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«Forthcoming, Security Studies 25:4 (2016) While the existing literature emphasizes that elites often have incentives to pander to nationalist ...»

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Whether these Thai statements were instrumental or sincere, Cambodian officials moved to block the demonstrations. By the eve of the event, Abhisit and Suthep expressed confidence that the protest would not affect overall bilateral ties, 111 and Suthep later thanked his Cambodian counterparts publicly for preventing the rally. 112 The CPP also stopped the anti-Thai protests to prevent opposition groups from using them as springboards for broader demonstrations. The organizer of the July 2010 protests was Rong Chhun of the Cambodia Watchdog Council—a Norway-based organization representing trade unions and affiliated civil society groups, with connections to the opposition Sam Rainsy Party (SRP). A high-level Cambodian official reportedly met with organizers before the protests were banned, warning them not to use the Day of Anger as an opposition-party platform. 113 Although the opposition continued to criticize the government for failing to win undisputed sovereignty over Preah Vihear, the CPP leadership was much more secure than it had been in 2003, having won the 2008 elections by a landslide. Cambodian officials saw little need for public protests over Preah Vihear, as the temple issue was already salient and the public was strongly behind the government. 114 Protests also offered Cambodia little potential leverage against Thailand, because Thai officials had made clear that they believed Cambodia could control them easily. Yet grassroots protests carried significant risks of provoking Thai escalation and domestic unrest. The government thus had strong incentives to subdue them and could do so at an acceptable cost given the CPP’s strong domestic control and the relative normalcy of such repression in Cambodia.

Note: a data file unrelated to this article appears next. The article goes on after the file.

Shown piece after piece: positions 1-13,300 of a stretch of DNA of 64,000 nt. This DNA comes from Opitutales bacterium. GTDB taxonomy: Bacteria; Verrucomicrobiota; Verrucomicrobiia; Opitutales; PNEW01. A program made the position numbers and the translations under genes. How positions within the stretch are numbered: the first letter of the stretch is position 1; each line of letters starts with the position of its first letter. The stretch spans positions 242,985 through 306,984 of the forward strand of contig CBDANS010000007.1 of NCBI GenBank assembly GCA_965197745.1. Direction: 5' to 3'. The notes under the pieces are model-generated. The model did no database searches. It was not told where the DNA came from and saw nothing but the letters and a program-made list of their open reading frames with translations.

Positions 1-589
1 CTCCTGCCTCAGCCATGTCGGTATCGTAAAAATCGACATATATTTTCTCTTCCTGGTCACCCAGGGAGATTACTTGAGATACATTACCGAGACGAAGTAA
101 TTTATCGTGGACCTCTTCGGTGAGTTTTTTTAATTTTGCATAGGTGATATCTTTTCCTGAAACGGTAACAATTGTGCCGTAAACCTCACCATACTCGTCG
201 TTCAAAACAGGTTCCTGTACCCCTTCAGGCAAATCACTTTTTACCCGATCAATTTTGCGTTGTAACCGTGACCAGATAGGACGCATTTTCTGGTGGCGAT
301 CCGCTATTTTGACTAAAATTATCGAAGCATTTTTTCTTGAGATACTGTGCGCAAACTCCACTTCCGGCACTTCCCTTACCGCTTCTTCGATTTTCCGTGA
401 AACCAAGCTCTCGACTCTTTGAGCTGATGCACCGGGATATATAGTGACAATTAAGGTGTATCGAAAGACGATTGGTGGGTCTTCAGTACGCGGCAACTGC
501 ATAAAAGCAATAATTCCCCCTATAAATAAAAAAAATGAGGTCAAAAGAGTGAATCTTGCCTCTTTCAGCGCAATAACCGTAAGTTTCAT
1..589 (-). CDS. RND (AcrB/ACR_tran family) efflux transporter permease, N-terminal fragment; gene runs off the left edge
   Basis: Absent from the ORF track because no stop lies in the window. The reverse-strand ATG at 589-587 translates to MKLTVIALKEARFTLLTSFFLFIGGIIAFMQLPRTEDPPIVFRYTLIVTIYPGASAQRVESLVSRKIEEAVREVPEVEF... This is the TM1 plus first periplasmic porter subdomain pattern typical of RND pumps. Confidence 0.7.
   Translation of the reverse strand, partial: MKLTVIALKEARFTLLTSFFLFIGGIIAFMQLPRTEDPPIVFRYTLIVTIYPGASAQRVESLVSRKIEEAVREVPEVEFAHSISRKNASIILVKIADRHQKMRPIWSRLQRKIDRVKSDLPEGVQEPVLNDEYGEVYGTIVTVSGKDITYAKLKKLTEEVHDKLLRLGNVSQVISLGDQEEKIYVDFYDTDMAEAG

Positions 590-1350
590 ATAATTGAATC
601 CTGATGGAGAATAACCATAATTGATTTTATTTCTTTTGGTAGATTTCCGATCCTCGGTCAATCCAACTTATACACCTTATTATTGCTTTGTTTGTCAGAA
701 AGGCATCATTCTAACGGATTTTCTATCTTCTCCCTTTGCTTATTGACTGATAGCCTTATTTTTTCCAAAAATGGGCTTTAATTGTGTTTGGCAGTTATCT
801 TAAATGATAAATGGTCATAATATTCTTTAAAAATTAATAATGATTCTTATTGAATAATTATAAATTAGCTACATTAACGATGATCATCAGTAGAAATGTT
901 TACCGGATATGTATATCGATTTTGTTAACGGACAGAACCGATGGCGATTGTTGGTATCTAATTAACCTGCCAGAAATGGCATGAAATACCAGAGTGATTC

“PM: Unworried.” “Govt praises Phnom Penh for stopping Day of Anger,” Bangkok Post, 16 July 2010.

“Plan to Hold an ‘Anger Day’ Against Thai Invasion,” KI-Media, 29 June 2010.

Interview with Son Soubert, 25 July 2011, Phnom Penh, Cambodia.

A NEW THREAT: ANTI-VIETNAMESE PROTESTS IN 2013 AND 2014 A more challenging set of nationalist protests arose in Cambodia in 2013, this time focused on Vietnam, which Cambodian nationalists have long accused of encroaching on Cambodian territory and sovereignty. That sentiment resurfaced as part of larger demonstrations led by the opposition Cambodia National Rescue Party (CNRP) after the controversial July 2013 national elections. The protests focused largely on domestic grievances—such as allegations of CPP election-rigging, corruption, and environmental and human rights abuses—but also featured prominent anti-Vietnamese themes.

Opposition leader Sam Rainsy had long stirred nationalist ire toward Vietnam, calling CPP leaders “yuon (Vietnamese) puppets” to criticize their close historical ties to Hanoi, 115 threatening to expel Vietnamese immigrants, pressing for a harder line on border demarcation talks, accusing Vietnam of trying “to swallow our land,” 116 and uprooting border demarcation posts in protest. 117 In July 2013, he returned to the border area and accused the CPP of “protect[ing] the invading Yuons.” 118 Post-election protests soon included anti-Vietnamese slogans against “yuon animals” or “yuon dogs.” 119 Unlike the small protests that the CPP dispersed in 2009 and 2010, these anti-Vietnamese protests were embedded in large rallies that enjoyed significant domestic and international backing and featured demands for human rights, See, e.g., Stew Magnuson and Kay Kimsong, “On Campaign Trail, Sam Rainsy Pledges to Oust Vietnamese,” Cambodia Daily, 21 July 1998. Some consider the term yuon derogatory.